Why take action?
Learning that takes place in a community context contributes to improved thinking and problem solving. Help your students connect what they’ve learned in Ocean School to their local community and habitats. For example, students might investigate a local wetland or consult a local environmental group about issues in their community for which they can design actions.
Consider taking this project out of the classroom by reaching out to community contacts that students can consult as they define their problems and solutions.
Through taking action, students can develop a sense of empowerment and confidence in their ability to influence change.
What actions can students take?
Ocean School learners have proposed many creative action plans, and here are some suggestions for inspiration:
Design an infographic to share learning with other learners.
Make a podcast to share learning about ocean systems with the community.
Create a water-quality monitor using a Raspberry Pi.
Interview members of the community to report different perspectives on an issue.
Write a letter to a political representative.
Create digital stories on an important issue and hold a screening.
Create a persuasive poster about a marine conservation issue.
Investigate ways to protect a local habitat.
Organize a talk by a local conservation body.
Organize a shoreline clean-up.
How do I guide my students?
It can take courage and practice to step back from explicit instruction while still providing structure, support and feedback. Inquiry-based learning needs structure to be effective. It’s not about giving up control, but building the confidence and skills of your students over time to take increasingly greater responsibility for planning and assessing their own learning. The Take Action is a great opportunity to do this.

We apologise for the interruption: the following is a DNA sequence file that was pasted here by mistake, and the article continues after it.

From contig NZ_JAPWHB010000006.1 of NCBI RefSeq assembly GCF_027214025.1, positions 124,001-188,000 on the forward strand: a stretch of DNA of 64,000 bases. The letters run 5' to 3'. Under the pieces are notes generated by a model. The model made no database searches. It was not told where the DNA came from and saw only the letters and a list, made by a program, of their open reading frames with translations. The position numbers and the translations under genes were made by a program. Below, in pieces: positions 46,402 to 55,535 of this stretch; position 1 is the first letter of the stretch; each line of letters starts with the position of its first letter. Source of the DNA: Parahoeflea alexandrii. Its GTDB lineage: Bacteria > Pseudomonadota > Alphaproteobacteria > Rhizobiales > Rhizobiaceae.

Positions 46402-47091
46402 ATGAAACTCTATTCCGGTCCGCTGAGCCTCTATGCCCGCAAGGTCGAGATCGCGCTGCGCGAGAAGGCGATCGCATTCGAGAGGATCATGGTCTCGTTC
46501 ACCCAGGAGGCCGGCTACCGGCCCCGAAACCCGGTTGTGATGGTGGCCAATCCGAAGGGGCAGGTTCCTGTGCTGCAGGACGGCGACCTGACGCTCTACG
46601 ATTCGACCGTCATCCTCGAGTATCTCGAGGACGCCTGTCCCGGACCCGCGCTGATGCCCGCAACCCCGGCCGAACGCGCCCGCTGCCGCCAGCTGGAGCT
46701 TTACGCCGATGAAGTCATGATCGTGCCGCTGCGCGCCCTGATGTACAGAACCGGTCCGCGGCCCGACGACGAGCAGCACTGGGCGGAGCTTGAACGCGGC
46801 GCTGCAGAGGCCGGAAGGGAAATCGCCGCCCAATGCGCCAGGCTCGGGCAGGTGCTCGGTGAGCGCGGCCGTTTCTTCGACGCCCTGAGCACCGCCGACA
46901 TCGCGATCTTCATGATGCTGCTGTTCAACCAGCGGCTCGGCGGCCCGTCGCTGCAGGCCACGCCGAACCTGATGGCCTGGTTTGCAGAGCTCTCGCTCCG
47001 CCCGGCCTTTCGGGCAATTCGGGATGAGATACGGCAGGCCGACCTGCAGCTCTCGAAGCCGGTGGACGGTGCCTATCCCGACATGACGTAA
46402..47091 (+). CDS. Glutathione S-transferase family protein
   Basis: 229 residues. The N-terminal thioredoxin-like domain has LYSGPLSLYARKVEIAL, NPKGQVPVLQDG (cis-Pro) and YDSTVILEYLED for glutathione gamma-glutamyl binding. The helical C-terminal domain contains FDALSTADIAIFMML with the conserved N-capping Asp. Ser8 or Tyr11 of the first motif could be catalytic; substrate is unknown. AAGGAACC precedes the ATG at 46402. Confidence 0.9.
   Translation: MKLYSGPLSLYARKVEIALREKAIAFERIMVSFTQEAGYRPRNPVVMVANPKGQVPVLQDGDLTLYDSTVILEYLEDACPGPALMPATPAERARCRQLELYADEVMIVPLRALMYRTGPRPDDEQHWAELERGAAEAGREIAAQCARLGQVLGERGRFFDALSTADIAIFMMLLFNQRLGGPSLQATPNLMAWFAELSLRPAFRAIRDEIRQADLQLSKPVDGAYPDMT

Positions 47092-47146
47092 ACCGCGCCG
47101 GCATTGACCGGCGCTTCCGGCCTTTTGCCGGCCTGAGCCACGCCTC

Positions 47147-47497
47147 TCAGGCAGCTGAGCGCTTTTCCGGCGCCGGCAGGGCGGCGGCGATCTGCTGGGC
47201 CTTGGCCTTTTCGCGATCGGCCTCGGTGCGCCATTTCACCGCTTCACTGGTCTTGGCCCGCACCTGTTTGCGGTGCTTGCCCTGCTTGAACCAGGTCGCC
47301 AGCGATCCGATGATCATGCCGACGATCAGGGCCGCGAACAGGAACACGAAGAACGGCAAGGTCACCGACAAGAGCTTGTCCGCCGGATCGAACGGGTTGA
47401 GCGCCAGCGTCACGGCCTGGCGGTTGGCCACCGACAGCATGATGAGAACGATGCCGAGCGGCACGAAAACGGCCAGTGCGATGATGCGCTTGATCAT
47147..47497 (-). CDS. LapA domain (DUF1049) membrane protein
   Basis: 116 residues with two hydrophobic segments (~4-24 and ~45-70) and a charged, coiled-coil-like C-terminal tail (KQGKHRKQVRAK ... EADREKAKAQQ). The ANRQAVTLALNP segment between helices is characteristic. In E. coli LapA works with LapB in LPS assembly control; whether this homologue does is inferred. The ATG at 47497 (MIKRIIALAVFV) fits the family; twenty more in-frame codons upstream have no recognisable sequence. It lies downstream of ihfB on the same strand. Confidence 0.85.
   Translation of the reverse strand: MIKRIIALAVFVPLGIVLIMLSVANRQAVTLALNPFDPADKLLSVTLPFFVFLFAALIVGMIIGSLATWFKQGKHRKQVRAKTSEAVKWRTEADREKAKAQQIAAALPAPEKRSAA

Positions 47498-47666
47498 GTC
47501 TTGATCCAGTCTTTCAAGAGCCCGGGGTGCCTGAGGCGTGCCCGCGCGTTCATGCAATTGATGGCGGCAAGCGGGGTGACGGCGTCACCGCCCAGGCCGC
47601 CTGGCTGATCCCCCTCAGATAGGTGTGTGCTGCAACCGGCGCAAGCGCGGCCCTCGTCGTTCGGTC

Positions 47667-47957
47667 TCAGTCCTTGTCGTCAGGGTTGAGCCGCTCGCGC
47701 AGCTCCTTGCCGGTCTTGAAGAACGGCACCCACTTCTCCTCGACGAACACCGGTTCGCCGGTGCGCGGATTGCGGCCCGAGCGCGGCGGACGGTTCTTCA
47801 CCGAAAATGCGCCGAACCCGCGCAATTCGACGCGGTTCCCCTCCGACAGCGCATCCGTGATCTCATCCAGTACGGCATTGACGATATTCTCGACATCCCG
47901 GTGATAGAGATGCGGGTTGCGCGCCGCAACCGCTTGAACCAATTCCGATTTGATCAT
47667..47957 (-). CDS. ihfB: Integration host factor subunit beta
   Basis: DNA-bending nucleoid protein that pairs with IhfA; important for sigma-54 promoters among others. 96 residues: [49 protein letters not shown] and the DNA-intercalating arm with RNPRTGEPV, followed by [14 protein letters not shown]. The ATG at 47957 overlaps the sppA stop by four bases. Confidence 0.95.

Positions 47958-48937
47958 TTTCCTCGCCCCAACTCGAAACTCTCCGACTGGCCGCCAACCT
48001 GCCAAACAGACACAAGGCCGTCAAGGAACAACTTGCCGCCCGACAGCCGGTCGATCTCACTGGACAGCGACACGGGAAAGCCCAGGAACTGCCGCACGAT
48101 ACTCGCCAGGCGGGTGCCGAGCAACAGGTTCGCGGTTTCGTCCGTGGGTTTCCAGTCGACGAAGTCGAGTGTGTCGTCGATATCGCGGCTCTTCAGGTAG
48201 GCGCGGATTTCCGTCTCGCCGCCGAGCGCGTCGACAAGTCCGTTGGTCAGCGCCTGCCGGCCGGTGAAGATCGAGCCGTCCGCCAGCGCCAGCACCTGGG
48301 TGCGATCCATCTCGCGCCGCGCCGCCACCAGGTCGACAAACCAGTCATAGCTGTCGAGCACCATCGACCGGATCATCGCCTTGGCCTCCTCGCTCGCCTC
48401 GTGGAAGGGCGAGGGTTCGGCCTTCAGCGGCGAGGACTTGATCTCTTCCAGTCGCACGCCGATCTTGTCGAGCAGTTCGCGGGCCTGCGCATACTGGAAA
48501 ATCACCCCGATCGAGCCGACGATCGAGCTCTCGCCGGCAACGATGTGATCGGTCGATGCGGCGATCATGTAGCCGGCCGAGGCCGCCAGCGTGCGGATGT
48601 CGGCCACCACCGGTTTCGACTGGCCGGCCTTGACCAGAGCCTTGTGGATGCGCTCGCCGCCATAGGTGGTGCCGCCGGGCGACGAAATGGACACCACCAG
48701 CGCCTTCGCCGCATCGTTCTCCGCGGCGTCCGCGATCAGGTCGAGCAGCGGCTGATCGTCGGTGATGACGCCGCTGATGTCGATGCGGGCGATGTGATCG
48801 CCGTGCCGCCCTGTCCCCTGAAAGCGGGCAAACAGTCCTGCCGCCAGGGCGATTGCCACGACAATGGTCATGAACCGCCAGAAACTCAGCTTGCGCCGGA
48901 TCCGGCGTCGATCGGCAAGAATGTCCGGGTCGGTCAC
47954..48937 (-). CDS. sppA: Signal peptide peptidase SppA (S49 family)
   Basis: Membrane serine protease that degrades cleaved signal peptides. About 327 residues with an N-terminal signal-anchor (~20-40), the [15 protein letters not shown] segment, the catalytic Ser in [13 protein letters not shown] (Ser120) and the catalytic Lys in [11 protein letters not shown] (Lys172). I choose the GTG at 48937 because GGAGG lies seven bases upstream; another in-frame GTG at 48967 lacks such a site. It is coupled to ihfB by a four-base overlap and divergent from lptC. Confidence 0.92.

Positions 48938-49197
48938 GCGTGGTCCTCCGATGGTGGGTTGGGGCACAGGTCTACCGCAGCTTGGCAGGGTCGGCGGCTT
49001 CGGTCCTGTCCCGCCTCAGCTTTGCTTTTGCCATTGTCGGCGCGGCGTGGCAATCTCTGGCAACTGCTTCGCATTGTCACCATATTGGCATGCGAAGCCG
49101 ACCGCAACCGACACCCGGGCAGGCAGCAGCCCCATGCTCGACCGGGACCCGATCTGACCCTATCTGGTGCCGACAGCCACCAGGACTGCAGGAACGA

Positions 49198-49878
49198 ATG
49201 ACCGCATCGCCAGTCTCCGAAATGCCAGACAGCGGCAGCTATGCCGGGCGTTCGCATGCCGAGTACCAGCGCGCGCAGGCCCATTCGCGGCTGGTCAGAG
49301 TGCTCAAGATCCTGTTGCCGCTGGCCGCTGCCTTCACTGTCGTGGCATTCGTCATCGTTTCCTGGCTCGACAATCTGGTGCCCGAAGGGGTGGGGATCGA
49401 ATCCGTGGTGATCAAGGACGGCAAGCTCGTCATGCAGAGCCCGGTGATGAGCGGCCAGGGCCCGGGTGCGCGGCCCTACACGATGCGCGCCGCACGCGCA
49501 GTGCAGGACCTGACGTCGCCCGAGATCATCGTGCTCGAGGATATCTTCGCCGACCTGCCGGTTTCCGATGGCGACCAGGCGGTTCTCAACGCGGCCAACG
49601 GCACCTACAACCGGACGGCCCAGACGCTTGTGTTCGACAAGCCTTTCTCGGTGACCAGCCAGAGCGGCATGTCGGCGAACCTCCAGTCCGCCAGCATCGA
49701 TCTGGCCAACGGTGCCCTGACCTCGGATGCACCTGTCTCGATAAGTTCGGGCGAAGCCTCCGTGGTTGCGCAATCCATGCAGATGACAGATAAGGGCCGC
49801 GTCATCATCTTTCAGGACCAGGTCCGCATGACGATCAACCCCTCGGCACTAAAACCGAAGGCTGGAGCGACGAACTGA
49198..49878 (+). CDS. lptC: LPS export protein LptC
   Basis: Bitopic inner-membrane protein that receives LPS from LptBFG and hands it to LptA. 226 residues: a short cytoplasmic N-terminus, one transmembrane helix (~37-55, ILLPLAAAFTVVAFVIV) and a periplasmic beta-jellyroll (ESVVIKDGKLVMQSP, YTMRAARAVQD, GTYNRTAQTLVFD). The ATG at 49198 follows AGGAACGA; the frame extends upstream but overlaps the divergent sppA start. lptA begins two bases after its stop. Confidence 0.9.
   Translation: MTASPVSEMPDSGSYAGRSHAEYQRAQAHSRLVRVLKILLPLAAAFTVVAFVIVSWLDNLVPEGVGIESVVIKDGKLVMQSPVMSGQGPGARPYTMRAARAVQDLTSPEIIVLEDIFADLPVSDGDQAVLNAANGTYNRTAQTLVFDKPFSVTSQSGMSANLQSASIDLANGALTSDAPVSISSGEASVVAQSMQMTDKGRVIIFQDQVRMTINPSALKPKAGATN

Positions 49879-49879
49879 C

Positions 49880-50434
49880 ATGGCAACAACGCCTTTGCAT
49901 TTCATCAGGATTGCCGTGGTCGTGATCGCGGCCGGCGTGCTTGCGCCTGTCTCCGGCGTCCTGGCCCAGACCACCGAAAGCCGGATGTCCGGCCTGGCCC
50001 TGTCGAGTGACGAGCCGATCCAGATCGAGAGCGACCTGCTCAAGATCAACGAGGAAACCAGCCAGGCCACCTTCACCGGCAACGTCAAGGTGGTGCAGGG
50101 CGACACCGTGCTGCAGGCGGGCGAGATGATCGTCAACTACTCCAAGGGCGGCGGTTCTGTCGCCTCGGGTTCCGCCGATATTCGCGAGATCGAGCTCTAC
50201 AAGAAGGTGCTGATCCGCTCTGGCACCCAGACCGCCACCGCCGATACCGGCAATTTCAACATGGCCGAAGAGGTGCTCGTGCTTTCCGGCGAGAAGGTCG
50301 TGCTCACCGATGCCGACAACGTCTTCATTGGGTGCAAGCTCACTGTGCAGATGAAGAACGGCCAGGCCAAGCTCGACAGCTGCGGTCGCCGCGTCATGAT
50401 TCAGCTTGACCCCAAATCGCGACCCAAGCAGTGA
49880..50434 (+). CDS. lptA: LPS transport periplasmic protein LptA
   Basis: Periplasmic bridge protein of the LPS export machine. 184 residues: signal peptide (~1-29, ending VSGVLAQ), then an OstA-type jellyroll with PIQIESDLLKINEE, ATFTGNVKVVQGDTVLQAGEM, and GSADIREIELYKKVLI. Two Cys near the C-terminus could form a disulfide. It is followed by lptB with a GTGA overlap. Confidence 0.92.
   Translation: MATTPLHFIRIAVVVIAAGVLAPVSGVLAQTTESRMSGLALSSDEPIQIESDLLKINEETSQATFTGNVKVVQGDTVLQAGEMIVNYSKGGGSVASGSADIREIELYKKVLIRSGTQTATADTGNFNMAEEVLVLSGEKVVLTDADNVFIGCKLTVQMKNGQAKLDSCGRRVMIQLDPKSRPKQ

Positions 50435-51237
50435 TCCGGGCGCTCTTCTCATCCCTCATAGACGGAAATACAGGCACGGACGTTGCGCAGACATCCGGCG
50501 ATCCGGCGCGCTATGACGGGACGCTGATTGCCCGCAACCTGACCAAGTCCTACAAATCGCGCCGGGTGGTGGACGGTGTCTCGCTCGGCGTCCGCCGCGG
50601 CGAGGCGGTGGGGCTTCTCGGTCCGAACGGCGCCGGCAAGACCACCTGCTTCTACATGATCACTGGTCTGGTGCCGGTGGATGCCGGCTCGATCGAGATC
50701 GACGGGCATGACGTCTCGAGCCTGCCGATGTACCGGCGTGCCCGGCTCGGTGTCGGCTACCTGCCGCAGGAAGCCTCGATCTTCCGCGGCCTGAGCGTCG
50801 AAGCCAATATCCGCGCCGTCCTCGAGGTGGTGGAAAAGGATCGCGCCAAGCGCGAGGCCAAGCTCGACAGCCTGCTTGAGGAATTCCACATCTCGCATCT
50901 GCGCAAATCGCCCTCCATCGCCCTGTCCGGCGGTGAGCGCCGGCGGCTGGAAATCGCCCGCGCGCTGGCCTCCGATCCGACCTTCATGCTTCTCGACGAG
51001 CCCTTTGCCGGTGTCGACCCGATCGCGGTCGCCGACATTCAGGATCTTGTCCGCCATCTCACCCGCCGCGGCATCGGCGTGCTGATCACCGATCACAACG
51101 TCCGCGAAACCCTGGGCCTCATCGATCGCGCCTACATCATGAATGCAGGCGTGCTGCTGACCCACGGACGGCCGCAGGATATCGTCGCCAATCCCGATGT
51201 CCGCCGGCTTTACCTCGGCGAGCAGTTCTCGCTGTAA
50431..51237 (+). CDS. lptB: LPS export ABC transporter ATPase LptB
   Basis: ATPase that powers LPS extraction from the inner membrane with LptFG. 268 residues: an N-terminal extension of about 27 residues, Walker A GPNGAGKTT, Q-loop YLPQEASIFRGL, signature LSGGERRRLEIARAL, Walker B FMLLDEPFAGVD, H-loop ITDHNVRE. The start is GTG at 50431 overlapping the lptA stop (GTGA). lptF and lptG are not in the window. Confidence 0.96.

The first step to taking action is to identify a problem. We encourage you to investigate possibilities for taking action in your community ahead of time so that you can support your students, and brainstorm places or people that might need their help.
“But there’s no ocean here!”
The ocean can teach us lessons that transfer across geographical and cultural contexts. Ask students guiding questions that help them to draw local connections. How does the pulp mill down the road affect nearby habitats? How does our local plastic-recycling program work?
Once you and your students have identified problems in your community, support the students as they take the lead and follow their interests.
Plan to take action
The Ocean School Take Action planner scaffolds the learner as they describe 1) goals for change, 2) what activities are required, and 3) what resources are needed to make the plan a success. We modelled our Take Action planner on participatory-action planning models used around the world.
Tips for planning with your students:
Set SMART Goals – Specific, Measurable, Attainable, Relevant and Time-bound. Without a defined goal, learners won’t know if they achieved what they set out to achieve. As your students define their actions, take time to help them check that their goal is SMART.
Coach and challenge assumptions – Your students may need some coaching throughout the process to propose realistic solutions. Set aside some class time for feedback opportunities. Students will need specific, descriptive feedback on collecting data, evaluating sources and communicating their ideas.
Make time – We’ve learned that learners’ action plans are the most creative when they’re given plenty of time to develop their plans. Budget time to focus on skills such as asking great questions, gathering data, or giving and receiving constructive feedback.
All the planning is done—now it’s time to implement! When the action is complete, give your students time to reflect on their projects. Discuss what went well and what they would do differently next time.